Moreover, Christ sought salvation from death, in humility not presumptuously. The sacrifices he offered were not animal offerings, but tears, and a meek and lowly spirit that trembled at the Father’s word: “when he had offered up prayers and supplications with strong crying and tears unto him that was able to save him from death, and was heard in that he feared …” (Heb. 5:7).

Returning to the prophecy of Amos, and particularly that portion which forms part of our daily readings for today, we find a constant exhortation to repent and “seek” Yahweh. “thus saith Yahweh unto the house of Israel, Seek ye me, and ye shall live” (Amos 5:4). This theme continues throughout the chapter: see verses 6, 8, 14. The exhortation is therefore, for sinful men to repent and seek Yahweh in spirit and in Truth. Amos’ ministry was particularly to the elevated class in Israel; against “the habitations of the shepherds, and the top of Carmel” which would “wither” (Amos. 1:2). Again, he spoke words against the “palaces” of both Israel and the heathen (1:4, 7, 10, 12, 2:2, 3:9, 11, 15). And chapter 5 describes the people:

“they hate him that rebuketh in the gate, and they abhor him that speaketh uprightly, forasmuch therefore as your treading is upon the poor, and ye have taken from him burdens of wheat … they take a bribe, and they turn aside the poor in the gate from their right” (Am. 5:11,12).

The poor and defenceless were oppressed by men of standing and prosperity. Just as we read in 1 Corinthians that the truth-holders tend to be men of weak social standing, even so those who spoke out against the excesses of Israel were “hated” and “abhorred”. Even so it is today, that men of the flesh pour scorn upon men of the spirit.

But those to whom Amos spake, although they denied the power thereof, they did have a “form of godliness”. They made a shew of desiring the long-promised Day of Yahweh to come, when they might be further glorified. But this was not to be so: the Day when it came was to be darkness and judgment, not light and glory to them:

“Woe unto you that desire the day of Yahweh! To what end is it for you? The day of Yahweh is darkness, and not light … shall not the Day of Yahweh be darkness, and not light? Even be very dark, and no brightness in it” (Am. 5:18, 20).

Malachi spoke of that same day, saying, “who may abide the day of his coming” (Mal. 3:2). Joel spoke of that day, being “a day of darkness, and of gloominess, a day of clouds and of thick darkness” (Joel 2:2). These things ought to provoke us into an inward examination. When Messiah returns, there will be those who seek to be identified with him, and say, “Lord, Lord, have we not prophesied in thy name? and in thy Name done many wonderful works? And then will I profess unto them. I never knew you: depart from me ye that work iniquity” (Mat. 7:22-23). In that day, there shall be great darkness and gnashing of teeth on the part of the rejected (cp. Mat. 22:13). It is quite possible to look towards the coming Day of Yahweh with an entirely wrong heart and spirit. It is no use to seek the kingdom to come if it is not our present desire to live by the principles it will be established upon. For one thing, if we do not delight in the things of the spirit of God, we will not be happy living in conditions where only those things are elevated. But more importantly, if we do not seek the righteousness of the Father in our age – have can we expect it to be imputed to us in the age to come?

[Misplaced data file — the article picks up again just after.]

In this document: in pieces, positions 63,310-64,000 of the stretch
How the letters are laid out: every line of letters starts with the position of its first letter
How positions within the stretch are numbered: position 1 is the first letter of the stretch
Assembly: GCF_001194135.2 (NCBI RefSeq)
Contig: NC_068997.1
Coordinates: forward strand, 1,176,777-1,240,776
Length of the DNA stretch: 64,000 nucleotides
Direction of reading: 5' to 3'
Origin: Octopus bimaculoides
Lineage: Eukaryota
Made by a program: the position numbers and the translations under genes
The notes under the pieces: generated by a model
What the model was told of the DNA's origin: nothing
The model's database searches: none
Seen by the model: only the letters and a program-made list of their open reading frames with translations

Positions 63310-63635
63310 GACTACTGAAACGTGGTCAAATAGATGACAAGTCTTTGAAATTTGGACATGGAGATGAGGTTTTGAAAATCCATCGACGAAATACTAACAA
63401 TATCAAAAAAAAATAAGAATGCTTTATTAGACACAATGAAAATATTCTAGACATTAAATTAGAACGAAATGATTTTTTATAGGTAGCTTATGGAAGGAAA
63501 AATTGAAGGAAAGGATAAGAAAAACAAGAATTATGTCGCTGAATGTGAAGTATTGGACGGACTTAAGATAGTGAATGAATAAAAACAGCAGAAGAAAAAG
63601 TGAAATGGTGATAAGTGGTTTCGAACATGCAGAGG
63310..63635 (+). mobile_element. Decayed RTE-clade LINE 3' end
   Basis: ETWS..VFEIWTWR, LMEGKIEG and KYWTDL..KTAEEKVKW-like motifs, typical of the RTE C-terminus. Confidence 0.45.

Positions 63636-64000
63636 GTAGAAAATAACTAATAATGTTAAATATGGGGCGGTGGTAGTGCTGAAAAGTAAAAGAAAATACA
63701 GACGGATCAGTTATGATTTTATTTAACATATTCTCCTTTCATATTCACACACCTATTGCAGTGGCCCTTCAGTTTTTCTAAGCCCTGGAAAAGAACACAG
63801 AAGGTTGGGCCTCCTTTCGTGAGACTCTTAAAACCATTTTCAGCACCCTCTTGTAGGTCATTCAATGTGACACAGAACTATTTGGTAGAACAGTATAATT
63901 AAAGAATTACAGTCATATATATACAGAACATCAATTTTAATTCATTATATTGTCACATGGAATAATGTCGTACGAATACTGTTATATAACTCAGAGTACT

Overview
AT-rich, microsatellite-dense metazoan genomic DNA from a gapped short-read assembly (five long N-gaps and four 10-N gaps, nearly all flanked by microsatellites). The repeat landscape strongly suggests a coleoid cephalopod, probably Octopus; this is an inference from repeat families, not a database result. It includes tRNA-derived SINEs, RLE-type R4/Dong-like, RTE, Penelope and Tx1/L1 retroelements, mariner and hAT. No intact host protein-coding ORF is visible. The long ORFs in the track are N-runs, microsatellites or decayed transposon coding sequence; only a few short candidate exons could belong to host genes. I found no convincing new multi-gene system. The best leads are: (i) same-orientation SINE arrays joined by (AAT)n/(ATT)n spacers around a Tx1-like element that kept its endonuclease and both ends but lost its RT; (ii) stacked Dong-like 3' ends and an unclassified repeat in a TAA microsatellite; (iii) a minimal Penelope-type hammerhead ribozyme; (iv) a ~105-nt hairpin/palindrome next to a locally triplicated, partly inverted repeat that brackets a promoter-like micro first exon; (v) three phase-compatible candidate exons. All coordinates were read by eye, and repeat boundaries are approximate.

Amos chapter 5 nevertheless provides us with a vision of hope. Although the coming Day of Yahweh would be darkness to those who cannot abide the glory of the Light, for the faithful there would be an entrance into a dawning of a new day:

“Seek him that … turneth the shadow of death into the morning …” (Am. 5:8).

In Yahweh then, there is hope and salvation. It may well be that during the days of our sojourn in mortal weakness that the path upon which we walk will lead us through times of bitterness and hardship. Times that seem like we are walking in the “shadow of death”. Certainly this was true of David – yet he continued to trust in his God:

“Yea, though I walk through the valley of the shadow of death, I will fear no evil: for thou art with me; thy rod and thy staff they comfort me” (Psa. 23:4).

Again, Israel are depicted to Ezekiel (chapter 37) as dwelling in a valley of death – dry bones resting in hope that they might come together again at the appointed time, and be caused to stand up as a “great army”. In the darkest of whatever circumstances befall us, we can have the confidence that Yahweh is going to bring a new age of light, health, and wisdom – and that if we desire those things in our hearts, we will be part of that kingdom to come. To the Word and to the Testimony we look for light and hope (Isa. 8:20). As the “children of light” we do not seek our own glory, as did Uzziah. Seeking to be identified with he who was meek and lowly in heart (Mat. 11:29), we do not exalt ourselves, but trust in Yahweh that He will give the reward in due time. Not seeking the material things of this life, we seek first the Kingdom of God, and Yahweh’s righteousness, knowing that all other things we have need of will be provided for us (Mat. 6:33). The examples lie before us in the Scriptural record, but only we can made the decision to follow them.

Christopher Maddocks